I’ve been thinking about Jane Austen a lot lately. No, I’m not waiting for a dashing Mr Darcy to storm over the horizon to carry me off to Pemberley. Actually, perhaps that’s not such a bad idea after all… But, no, the reason I’ve been thinking about Jane Austen is that recently my working life has been very much like hers.
Jane Austen is remarkable to me for many reasons, not least the quality of her work. She is one of the few women to be mentioned consistently in writings on the development of the novel. But one of the most impressive things about dear old Jane is that she wrote her novels in a communal sitting room in the midst of her family’s busy and noisy lives. Jane would pretend she was writing letters at her desk and cover up her work as soon as anyone came too close. It’s a sign of her immense writing ability that she managed to complete novel after novel while being constantly interrupted by visitors, having family consultations about whether to have lamb or pork for supper, and listening to inquiries about the sick people in the community.
Lately, I’ve been feeling a bit like Jane. Although working from home has many advantages it’s not always easy. Not having to dress for work at 6 am is a big advantage, though, and the joy of sloping around in my pyjamas until I absolutely have to get dressed is not to be sneezed at. Especially in winter. Having the flexibility to choose to work when it suits you, instead of when a boss tells you to, is another big plus.
Unfortunately, this flexibility is a double-edged sword. In many people’s eyes, working at home means that you are available. Available to help at school sports days. Available to have meetings with people who want to ‘pick your brain’. Available to visitors who come to stay during the week during what is a normal working week for you. You see, people seem to think that the phrase ‘working from home’ is an oxymoron.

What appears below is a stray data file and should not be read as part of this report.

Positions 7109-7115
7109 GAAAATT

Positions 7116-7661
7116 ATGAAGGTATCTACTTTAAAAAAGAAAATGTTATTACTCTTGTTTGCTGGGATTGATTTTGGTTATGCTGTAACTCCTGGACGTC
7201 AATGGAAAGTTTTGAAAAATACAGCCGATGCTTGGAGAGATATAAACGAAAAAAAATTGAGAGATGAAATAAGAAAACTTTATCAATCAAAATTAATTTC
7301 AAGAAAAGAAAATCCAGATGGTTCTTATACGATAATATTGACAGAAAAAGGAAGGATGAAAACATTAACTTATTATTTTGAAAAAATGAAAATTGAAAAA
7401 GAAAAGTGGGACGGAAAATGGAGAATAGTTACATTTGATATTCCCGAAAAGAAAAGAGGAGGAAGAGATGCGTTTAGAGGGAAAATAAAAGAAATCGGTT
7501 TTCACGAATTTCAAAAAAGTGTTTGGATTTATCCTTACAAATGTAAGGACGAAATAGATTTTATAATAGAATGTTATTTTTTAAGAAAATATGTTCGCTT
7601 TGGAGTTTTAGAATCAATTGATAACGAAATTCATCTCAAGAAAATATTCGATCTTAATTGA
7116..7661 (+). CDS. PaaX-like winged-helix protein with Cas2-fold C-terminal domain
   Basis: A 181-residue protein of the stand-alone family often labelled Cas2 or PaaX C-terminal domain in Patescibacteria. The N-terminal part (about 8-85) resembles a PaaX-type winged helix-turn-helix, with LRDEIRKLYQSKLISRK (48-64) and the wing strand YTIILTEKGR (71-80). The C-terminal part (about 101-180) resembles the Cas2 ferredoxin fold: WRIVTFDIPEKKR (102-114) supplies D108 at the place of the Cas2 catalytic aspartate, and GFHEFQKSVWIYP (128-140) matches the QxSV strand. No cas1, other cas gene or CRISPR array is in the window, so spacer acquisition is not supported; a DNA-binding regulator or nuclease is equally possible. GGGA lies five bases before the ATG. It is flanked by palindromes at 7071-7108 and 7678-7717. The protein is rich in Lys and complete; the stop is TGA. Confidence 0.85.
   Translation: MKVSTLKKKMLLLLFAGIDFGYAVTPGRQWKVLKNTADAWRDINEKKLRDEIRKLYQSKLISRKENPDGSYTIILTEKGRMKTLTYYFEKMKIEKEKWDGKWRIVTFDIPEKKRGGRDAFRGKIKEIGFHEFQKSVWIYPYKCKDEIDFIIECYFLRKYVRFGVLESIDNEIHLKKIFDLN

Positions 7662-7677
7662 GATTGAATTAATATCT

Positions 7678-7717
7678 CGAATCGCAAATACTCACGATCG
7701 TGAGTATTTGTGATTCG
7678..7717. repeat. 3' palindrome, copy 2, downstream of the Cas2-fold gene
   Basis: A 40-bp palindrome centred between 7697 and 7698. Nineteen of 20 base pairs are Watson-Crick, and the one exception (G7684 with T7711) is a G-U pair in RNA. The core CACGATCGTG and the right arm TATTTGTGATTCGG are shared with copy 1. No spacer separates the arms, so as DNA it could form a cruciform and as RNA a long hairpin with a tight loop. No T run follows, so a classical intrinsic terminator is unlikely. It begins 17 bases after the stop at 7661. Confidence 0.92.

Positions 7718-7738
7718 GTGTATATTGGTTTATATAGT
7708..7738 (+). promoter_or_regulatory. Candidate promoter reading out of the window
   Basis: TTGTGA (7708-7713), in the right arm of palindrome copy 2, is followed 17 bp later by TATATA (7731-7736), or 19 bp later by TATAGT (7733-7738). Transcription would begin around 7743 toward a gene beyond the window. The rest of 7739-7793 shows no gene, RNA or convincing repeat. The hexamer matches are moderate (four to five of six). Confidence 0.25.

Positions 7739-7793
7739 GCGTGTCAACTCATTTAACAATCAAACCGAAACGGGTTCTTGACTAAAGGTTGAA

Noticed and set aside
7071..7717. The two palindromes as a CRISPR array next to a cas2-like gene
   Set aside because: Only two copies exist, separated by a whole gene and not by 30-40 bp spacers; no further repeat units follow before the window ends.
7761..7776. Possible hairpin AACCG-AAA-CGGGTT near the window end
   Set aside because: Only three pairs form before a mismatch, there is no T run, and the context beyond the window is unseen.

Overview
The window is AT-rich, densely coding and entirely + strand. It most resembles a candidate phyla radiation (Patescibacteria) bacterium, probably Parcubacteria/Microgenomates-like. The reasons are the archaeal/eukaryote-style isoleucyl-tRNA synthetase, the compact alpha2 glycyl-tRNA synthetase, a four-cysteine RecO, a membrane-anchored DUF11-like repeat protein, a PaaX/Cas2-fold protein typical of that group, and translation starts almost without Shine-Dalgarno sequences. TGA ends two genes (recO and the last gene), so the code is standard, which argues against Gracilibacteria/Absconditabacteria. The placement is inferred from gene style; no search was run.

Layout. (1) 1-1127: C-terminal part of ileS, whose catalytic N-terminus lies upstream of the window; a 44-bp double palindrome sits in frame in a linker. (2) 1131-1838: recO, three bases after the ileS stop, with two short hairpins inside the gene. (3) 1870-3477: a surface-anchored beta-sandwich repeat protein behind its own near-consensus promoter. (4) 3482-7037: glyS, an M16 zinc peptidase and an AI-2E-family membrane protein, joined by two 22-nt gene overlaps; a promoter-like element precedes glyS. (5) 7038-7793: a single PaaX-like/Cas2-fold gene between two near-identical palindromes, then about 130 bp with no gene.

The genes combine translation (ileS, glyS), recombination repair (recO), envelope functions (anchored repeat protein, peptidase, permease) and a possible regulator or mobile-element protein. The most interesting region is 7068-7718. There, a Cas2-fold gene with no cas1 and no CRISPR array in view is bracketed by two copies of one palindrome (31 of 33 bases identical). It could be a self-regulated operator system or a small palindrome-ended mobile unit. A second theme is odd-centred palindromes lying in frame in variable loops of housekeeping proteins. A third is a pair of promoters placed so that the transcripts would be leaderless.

What happens to me because of my flexible working hours is that I find myself doing all the extra things: the school meetings, the entertaining of visiting friends, the meetings with brain pickers, and sorting out of people in crises. And then in a frazzled rush I try to catch up with the never-ending load of work late at night, most weekends, and in the early hours of the morning.
Having your home as your work space also means that you have no place to hide. After a recent stint with builders wrecking my roof with some vague explanation that it was for my own good, I found the scales tipped far too heavily against me. Dealing with men breaking through my ceilings while supposedly fixing my roof, under which I was trying to write something vaguely intelligent, was just too much for me.
This intrusion into my home and work space was followed by an onslaught of visitors. It’s always lovely to see friends and spend time together, but my work suffered badly. The resultant strain as I tried to find any piece of a candle left to burn on either side has made me dream of an office with a heavy-handed boss. How blissful it would be to say that the boss won’t give me time off to have my brain picked, solve emotional problems or attend meetings of any sort. How nice it would be to say that I can’t be available as entertainment co-ordinator for visitors either as my boss won’t let me leave the office.
But I don’t have a boss, and I’m not really sure I’d like one. So I have to focus on Jane Austen. If she managed it, I should be able to as well. And so I think of how her novels sparkled with vibrant and quirky characters. Perhaps she would never have written such unforgettable classics if she’d been isolated in an attic with hours a day to think about her next line. I like to think her work would not have been as good if she hadn’t fed off the interaction of people around her. At least that’s what I’m telling myself just before the next batch of visitors arrives.